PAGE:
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Best of Ryan McLane

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Diary of a female poker player

30 March 2007

A typical Sunday for me and missus involves her trying to get me to do something productive and me sleeping until 2 p.m.

It's a lame little existence, but it's mine.

Not this Sunday.

The hairdryer was blaring at 6:45 a.m. with Chrissy primed to play in the $300 ladies-only event at Foxwoods. She's a relative newbie who's never played in a major event, so the prospect of competing for $40,000 in the world's largest poker room ensured that my snooze button would miss me until next weekend.

Honestly, I haven't had as much fun on a Sunday since the Patriots snagged the Lombardi three years ago.

6:45 a.m. – I'm going to kill that hairdryer. The bane of my morning existence has reached another octave of annoying this morning. I vow to shave her pretty little head.

7:05 a.m. – My promise to be up by seven induces me to get in the shower. I take solace in my five minute victory.

7:16 a.m. – In the car. I forgot the XM radio and the camera. She mutters, "Just keep going, I don't want to be late." I've created a monster.

7:19 a.m. – I stop for some gas and a coma-ridding Rockstar. I savor each sip of my morning ritual. She stares at the can, envious of my not so secret love. "Yes honey, I love you more than a silly energy drink," I meekly offer. I've only been up for 30 minutes and have already pulled off a massive bluff.

8:10 a.m. – I'm not a good person. I promised a car-ride-long lecture (almost two hours to the Woods from Boston) on poker, but I'm still steaming about the hairdryer so I go on this long discourse about my love for her and planting good seeds for the future of our relationships. She glares at me, seeing through my misdirection and demands talk about something important - like poker. I refuse. She promises to withhold dessert for the rest of the week. The lesson begins.

8:10 – 9:15 a.m. – An intense discussion about position ensues.

9:15 a.m. – We arrive at Foxwoods. It's time to get serious so I won't write anything witty in this sentence.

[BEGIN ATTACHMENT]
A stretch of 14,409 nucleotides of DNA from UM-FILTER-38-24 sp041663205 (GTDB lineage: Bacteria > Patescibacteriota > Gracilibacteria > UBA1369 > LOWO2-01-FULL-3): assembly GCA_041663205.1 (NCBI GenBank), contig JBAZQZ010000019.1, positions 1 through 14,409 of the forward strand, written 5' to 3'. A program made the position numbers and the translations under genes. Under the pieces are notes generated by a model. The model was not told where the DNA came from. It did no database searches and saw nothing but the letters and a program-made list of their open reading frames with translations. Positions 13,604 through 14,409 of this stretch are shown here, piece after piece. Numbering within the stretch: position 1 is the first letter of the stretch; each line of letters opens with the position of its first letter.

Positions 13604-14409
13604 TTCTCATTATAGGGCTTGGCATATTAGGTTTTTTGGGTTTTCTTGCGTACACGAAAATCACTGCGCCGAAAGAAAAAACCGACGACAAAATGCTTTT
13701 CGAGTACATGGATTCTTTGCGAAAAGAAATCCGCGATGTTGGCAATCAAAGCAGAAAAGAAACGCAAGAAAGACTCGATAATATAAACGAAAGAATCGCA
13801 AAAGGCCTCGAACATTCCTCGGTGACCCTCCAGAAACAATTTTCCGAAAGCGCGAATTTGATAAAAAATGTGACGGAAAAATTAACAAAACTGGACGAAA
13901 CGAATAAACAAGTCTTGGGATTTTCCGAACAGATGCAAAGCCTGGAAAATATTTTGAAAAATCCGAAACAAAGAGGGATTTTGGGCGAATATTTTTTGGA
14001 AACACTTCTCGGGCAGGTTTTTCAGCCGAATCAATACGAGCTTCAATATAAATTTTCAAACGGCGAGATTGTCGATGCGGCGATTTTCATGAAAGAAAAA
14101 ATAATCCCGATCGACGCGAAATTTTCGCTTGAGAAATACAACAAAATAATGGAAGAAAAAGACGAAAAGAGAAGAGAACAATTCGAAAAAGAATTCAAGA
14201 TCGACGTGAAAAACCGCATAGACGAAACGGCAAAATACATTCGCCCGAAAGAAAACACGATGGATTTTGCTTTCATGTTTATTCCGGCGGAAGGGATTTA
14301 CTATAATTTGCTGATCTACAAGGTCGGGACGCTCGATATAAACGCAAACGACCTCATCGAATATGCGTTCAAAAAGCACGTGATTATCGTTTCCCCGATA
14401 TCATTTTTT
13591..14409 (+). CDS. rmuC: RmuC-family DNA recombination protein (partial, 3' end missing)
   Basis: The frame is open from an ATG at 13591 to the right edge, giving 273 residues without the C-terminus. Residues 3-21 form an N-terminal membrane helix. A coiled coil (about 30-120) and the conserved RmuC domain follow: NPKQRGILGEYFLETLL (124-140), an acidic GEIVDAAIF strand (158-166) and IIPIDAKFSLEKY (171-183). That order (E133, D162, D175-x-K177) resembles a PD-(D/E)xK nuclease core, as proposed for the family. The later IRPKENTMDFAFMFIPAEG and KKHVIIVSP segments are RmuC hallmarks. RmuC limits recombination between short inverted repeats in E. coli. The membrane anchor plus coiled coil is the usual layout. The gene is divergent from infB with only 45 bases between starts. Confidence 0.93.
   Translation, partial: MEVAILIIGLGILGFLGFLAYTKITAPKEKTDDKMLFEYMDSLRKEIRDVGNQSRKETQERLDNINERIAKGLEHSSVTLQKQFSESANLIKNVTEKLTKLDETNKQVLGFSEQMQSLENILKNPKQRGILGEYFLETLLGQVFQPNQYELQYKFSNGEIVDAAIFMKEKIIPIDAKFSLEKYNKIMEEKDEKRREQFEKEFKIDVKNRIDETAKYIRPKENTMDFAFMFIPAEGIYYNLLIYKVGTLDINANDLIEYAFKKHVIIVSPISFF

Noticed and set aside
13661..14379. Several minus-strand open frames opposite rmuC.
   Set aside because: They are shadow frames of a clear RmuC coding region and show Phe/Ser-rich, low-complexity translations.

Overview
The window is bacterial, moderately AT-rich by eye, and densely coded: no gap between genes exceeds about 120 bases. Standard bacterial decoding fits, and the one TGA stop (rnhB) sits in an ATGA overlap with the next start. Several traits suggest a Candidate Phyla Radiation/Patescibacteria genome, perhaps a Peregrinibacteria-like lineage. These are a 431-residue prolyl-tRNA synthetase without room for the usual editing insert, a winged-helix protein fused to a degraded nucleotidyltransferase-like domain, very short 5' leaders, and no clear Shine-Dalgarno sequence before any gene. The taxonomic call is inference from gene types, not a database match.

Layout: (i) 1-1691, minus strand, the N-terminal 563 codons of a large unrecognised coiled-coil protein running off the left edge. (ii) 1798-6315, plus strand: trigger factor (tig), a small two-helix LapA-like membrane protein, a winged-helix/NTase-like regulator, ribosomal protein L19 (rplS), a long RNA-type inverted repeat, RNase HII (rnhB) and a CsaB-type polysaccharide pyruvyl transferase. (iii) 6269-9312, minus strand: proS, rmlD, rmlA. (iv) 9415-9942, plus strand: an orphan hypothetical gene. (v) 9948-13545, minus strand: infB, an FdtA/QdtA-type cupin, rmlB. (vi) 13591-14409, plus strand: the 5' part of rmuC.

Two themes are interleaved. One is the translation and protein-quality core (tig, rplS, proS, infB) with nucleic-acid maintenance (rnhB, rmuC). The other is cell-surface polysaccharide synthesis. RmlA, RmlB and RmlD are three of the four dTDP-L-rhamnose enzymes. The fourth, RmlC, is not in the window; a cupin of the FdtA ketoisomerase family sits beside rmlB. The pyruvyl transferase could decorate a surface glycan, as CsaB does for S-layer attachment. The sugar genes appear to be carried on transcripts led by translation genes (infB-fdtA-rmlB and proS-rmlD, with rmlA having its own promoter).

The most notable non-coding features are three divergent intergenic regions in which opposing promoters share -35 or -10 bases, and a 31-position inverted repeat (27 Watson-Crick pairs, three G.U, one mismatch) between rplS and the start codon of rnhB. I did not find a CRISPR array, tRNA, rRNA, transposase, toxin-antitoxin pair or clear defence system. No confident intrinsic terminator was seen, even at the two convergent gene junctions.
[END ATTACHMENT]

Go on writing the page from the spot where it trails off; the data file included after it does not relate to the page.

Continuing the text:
9:28 a.m. – Chrissy will play in three $60 sit-n-gos on Friday and have no problem doing the same on a Saturday ($360 total). But shelling out three $100 bills for one stack of 5,000 chips? The answer: a leaf. The question: What are Chrissy's hands shaking like?

9:34 a.m. – I tell her to size up her competition. She tells me the girl that just signed up has nice hair.

9:39 a.m. – We visit her seat assignment. She's in the "skylight area." Despite having more than 50 tables the tournament, her area has only seven, allowing her to play in surrounding that have a smaller tournament feel. I rejoice at the assignment because it gives her a better chance to win. She's pissed because the bathroom is so far away.

9:50 a.m. – She decides to head to her table to survey her competition up close. I tell her to get me water when the waitress comes to her table. She leaves and I start up a conversation with another boyfriend doomed to spend hours on the rail. The conversation is amicable, but I'm ready for a "my girl friend is better than your girlfriend" fight to break out at any moment. He refrains so I holster my verbal weapons. The waitress comes by me so I grab some water.

9:55 a.m. – Chrissy waves the water she got for me. I tell her no thanks, already got one.

10:02 a.m. – The tournament begins. There are 461 women in the tournament. I wink at Chrissy and mouth, "good luck."

10:03 a.m. – I'm so bored. I start thinking about the Caribbean Stud jackpot.

Random thought – I'm not that nervous when I sit down at a table. I've probably played more than a million hands of poker, so once the tournament starts it's all the same to me. There's a varying degree of nervousness based on the buy-in size, but that goes away after a couple of hands. And that's more excitement than fear. When Chrissy was playing, every hand was torture. I had dreams of her winning, but I really just wanted her to have a good experience. I trust her skills, but even pocket aces are not certain. I was more worried she'd bust early on a bad beat and resent traveling to the casino than I was that she would play bad. Thus, every hand was like life or death. Seriously, I can't even remember breathing all that much.

10:15 a.m. – Chrissy wins her first pot. She looks at me and uses facial expressions to ask if she did the right thing. I nod enthusiastically, despite not seeing any of the action. Add glasses to the list of things I forgot.

10:31 a.m. – She is folding everything. She shrugs at me as if to say no hands. Our primitive hand gesture communication is slowly becoming a second language.

10:33 a.m. – Our communication continues. She plays a hand and is re-raised off her continuation bet. I give her the thumbs up for support. She flips me off.